Hoeffding’s inequality and convex ordering

A number of previous posts on this blog have discussed Markov’s inequality, and the control one can obtain on a distribution by applying this to functions of the distribution, or functions of random variables with this distribution. In particular, studying the square of the deviation from the mean \left(X-\mathbb{E}X\right)^2 leads to Chebyshev’s inequality, while even stronger bounds can sometimes be obtained using e^{tX}, for some appropriate value of t\in\mathbb{R}. Sometimes this final method, which relies on the finiteness of \mathbb{E}[e^{tX}] is referred to as a Chernoff bound, especially when an attempt is made to choose the optimal value of t for the estimate under consideration.

The case of a random walk, that is the sum of IID increments, is particularly well-studied. In [Ho63], Hoeffding studies a generalisation where the increments are merely independent, and outlines a further generalisation to discrete-time martingales, which is developed by Azuma in [Az67], leading to the famous Azuma-Hoeffding inequality. A key feature of this theorem is that we require bounded increments, which leads to tight choices of t_i in the Chernoff bound for each increment.

In addition, [Ho63] addresses the alternative model where the increments of a random walk are chosen uniformly without replacement from a particular set. The potted summary is that the sum of random increments chosen without replacement has the same mean, but is more concentrated that the corresponding sum of random increments chosen with replacement. This means that any of the concentration results proved in the earlier sections of [Ho63] for the latter situation apply equally to the setting without replacement.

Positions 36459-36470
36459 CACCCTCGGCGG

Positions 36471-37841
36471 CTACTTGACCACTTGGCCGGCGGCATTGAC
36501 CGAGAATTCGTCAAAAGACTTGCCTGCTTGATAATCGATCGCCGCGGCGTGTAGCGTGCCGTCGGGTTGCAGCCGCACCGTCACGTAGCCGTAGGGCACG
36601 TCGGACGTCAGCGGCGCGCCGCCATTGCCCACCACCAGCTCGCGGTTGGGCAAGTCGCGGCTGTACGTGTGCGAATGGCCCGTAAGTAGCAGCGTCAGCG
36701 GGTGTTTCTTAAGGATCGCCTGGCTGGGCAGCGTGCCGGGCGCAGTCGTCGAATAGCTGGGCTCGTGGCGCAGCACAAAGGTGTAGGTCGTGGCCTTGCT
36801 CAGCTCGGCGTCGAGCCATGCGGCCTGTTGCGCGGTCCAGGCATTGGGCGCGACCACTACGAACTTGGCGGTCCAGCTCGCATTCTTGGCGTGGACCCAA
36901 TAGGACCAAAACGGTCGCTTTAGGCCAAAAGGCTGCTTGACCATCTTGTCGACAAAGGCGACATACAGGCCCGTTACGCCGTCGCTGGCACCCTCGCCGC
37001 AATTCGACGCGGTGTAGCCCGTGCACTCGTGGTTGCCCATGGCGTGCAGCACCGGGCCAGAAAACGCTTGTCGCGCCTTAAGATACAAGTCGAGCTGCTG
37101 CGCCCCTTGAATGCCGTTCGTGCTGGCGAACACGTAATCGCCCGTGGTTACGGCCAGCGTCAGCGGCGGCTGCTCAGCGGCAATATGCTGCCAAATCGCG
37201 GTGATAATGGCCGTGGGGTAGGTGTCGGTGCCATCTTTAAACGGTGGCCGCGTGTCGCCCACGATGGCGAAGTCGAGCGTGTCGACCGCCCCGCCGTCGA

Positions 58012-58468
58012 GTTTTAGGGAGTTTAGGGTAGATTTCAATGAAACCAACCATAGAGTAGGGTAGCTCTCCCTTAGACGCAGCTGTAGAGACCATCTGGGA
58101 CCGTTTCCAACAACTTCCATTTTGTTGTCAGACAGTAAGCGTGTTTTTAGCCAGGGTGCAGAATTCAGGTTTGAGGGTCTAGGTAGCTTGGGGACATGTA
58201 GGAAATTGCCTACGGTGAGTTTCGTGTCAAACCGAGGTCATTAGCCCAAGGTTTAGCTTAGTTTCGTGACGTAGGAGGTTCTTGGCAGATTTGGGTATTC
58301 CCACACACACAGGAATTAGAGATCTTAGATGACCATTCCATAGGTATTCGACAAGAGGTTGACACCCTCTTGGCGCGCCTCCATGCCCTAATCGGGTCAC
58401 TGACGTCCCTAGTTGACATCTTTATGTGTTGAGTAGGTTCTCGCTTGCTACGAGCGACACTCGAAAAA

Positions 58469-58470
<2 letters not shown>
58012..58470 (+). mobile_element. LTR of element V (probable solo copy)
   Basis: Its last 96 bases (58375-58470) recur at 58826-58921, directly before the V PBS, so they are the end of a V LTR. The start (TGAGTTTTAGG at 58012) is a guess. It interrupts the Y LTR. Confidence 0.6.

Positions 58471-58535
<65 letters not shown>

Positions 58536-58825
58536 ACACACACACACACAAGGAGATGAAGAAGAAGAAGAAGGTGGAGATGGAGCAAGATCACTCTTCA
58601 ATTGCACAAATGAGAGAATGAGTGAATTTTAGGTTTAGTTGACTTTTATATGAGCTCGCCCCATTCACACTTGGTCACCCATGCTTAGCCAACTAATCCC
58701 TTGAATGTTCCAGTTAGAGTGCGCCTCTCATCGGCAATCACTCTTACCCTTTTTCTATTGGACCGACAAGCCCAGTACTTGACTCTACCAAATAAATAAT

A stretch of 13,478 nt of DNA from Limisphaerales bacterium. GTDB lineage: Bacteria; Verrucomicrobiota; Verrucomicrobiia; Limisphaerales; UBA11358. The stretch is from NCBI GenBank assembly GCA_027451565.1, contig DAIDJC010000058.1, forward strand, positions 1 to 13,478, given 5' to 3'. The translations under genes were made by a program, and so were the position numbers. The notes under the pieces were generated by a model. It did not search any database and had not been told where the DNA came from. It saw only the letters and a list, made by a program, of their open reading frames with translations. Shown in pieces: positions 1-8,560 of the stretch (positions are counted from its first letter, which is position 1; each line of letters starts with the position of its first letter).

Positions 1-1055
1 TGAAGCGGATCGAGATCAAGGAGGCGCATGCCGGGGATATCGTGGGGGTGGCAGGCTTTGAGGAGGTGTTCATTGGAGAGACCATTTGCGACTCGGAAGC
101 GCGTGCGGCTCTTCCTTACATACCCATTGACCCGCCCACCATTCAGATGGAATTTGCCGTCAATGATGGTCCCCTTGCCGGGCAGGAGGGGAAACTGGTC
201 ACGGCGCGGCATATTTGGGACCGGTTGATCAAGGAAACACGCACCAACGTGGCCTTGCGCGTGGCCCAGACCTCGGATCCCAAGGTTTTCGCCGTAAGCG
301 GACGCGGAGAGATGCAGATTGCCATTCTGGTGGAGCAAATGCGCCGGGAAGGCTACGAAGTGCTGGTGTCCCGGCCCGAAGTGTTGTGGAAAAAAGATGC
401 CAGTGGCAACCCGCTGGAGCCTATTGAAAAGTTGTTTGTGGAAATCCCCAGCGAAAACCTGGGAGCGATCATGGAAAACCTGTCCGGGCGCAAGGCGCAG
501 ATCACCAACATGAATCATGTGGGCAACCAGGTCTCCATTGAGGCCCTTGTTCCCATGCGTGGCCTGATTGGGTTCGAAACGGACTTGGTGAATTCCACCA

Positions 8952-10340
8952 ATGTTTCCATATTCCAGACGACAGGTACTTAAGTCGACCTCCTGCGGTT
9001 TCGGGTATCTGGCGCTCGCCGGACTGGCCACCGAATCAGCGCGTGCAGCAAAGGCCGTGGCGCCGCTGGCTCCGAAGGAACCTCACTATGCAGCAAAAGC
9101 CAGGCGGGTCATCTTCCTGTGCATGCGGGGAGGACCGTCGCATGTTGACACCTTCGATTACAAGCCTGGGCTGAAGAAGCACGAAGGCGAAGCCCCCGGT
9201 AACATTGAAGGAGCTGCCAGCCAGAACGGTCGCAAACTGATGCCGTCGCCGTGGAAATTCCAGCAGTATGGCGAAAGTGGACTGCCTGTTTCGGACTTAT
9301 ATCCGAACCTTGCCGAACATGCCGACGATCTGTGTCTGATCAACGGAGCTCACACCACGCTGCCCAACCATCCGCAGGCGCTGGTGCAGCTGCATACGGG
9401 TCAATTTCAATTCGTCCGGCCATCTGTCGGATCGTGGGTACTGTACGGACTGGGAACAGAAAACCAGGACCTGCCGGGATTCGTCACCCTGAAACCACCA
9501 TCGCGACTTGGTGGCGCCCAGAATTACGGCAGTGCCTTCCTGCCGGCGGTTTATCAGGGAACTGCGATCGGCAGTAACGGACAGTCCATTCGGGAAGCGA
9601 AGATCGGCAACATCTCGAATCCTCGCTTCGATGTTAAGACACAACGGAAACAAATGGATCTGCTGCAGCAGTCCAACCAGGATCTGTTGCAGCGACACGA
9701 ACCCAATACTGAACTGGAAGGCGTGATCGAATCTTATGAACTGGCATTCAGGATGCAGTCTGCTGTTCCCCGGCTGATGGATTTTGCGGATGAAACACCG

Various versions of this result are referred to as Hoeffding’s inequality by the literature, and the main goal of this short article is to list some results which are definitely true about this setting!

(Note, in some contexts, ‘Hoeffding’s inequality’ will mean the concentration bound for either the with-replacement or the without-replacement setting. In this blog post, we are discussing inequalities comparing these two settings.)

Starting point – second moments in ‘vanilla’ Hoeffding

We won’t use this notation heavily, but for now let’s assume that we are studying a (multi)set of values \mathcal{X}=\{x_1,\ldots,x_N\}, and will study a sequence of m elements (X_1,\ldots,X_m) from this set with replacement (ie chosen in an IID fashion), and a sequence of m elements (Y_1,\ldots,Y_m) chosen from this set without replacement.

Some preliminary remarks:

  • The Y_is are still chosen uniformly which can be interpreted as
    • Any permutation of the multiset \{x_1,\ldots,x_n\} is equally likely to appear as (Y_1,\ldots,Y_n);
    • If determining the sequence one element at a time, then in a conditional sense, the choice of the ‘next’ element is uniform among those elements which have not yet been chosen.
  • In particular, the sequence (Y_1,\ldots,Y_m) is exchangeable (though not knowing what that means will not be a significant impediment to what follows).
  • It is clear that \mathbb{E}[X_1+\ldots+X_m]=\mathbb{E}[Y_1+\ldots+Y_m], so concentration around this common mean is the next question of interest.